Contrary to the popular belief, not all evidence that you believe to be “relevant” is admissible in a personal injury case at trial. But before we delve into the matter of inadmissibility of relevant evidence in a personal injury lawsuit, let’s define what constitutes “relevant evidence” for Florida courts.
We invited our personal injury lawyer Cooper City to explain in which circumstances a Florida court can exclude relevant evidence from a trial. First and foremost, it is true that all relevant evidence is admissible in a personal injury case.
However, in order to be classified as “relevant evidence,” the evidence that is being presented in a Florida court must be “tending to prove or disprove a material fact.” “In other words,” says our Cooper City personal injury lawyer at Law Offices of Bradley S. Hartman, P.A. “Pretty much any evidence can be considered relevant if the lawyer of the party presenting the evidence can prove that the evidence is relevant, so much depends on the skills and experience of your attorney.”
Not all relevant evidence is admissible in court
But here’s where it gets complicated. Just because the evidence is relevant does not necessarily mean that the evidence is admissible. That’s because the evidence can be excluded from a personal injury lawsuit under another rule of evidence. More often than not, relevant evidence can be excluded from personal injury cases due to Florida’s Rule of Evidence 90.403.
For example, relevant evidence can be excluded from a personal injury case if its probative value is substantially outweighed by the risk of unfair prejudice, causing confusion of issues, misleading the jury or unnecessary presentation of cumulative evidence.
Our experienced personal injury attorney in Cooper City explains that you can exclude evidence against you if you can prove that the evidence will encourage jurors to issue a judgment based on something other than the material facts in the case.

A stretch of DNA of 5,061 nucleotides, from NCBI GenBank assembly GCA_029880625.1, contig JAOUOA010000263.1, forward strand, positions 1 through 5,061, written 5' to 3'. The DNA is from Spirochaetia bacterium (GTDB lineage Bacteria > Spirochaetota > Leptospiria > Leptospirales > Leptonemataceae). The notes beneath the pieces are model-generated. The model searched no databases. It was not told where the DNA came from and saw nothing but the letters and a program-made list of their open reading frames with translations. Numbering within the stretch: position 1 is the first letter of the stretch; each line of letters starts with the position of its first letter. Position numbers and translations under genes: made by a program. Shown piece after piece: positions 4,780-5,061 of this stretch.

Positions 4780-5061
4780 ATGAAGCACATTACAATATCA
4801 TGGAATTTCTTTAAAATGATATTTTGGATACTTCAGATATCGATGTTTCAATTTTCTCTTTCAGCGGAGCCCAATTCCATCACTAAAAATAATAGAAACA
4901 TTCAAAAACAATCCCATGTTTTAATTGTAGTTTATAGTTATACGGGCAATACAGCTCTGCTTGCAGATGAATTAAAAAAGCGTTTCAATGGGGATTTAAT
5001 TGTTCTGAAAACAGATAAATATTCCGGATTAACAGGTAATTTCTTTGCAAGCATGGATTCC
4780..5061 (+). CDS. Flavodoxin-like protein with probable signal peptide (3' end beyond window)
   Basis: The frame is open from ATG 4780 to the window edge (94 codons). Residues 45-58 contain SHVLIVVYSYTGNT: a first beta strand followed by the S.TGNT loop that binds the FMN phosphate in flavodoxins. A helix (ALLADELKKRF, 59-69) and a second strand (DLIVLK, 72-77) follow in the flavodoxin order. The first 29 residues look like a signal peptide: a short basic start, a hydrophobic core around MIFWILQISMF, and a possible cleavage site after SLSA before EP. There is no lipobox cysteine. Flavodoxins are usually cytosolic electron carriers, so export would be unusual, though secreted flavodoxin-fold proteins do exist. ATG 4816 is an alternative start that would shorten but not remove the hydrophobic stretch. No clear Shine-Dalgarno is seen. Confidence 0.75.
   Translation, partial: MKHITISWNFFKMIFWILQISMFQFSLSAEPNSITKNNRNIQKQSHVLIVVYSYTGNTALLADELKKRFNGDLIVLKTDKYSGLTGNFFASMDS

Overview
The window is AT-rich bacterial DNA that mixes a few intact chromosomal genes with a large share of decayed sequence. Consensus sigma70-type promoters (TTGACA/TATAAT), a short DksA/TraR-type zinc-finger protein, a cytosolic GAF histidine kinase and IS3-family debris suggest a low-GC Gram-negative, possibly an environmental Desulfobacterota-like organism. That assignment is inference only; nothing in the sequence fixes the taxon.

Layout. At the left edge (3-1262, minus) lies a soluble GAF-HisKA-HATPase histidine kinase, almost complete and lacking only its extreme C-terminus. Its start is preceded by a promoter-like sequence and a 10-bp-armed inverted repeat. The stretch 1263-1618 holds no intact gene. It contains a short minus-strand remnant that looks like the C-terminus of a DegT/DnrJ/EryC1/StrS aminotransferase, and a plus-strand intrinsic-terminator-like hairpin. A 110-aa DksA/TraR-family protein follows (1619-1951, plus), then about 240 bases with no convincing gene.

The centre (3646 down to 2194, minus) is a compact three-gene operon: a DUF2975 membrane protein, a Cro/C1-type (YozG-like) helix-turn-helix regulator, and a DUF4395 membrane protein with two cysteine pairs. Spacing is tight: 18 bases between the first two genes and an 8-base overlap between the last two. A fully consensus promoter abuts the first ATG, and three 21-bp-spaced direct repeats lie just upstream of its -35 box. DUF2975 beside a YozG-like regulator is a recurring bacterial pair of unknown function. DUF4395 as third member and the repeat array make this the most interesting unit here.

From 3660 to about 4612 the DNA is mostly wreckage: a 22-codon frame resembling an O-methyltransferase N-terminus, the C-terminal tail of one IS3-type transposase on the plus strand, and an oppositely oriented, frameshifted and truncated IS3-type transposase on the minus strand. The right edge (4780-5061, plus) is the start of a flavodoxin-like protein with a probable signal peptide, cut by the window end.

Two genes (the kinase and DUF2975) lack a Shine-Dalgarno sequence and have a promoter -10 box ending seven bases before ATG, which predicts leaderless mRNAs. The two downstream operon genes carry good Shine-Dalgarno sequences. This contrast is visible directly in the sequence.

How relevant evidence can be excluded from a personal injury case
In order to get a better understanding of how relevant evidence can be inadmissible in a personal injury lawsuit, let’s review an example. A pedestrian was struck by a car while crossing the road in a marked crosswalk. In the course of the discovery process in a personal injury trial, the car driver’s attorney discovered that the plaintiff suffered from mental health issues and had drugs in his system during the accident.
The defendant attempted to present the evidence to argue that the injured plaintiff’s mental health issues, as well as drugs in his blood, contributed to the accident. Initially, the jury excluded the evidence after agreeing that the evidence was more prejudicial. After the defendant appealed, the court sided with him and agreed that the plaintiff’s mental health issues and drugs in his blood could be a contributory cause of the pedestrian accident.
In other words, it can be rather confusing as to which evidence can be used in a personal injury case and which evidence cannot be used because it is more prejudicial than probative in its nature. In most cases, it is advised to consult with a Cooper City personal injury attorney to determine whether or not the evidence that is being used against you or the evidence that you are trying to use in your favor is relevant and admissible in a Florida court.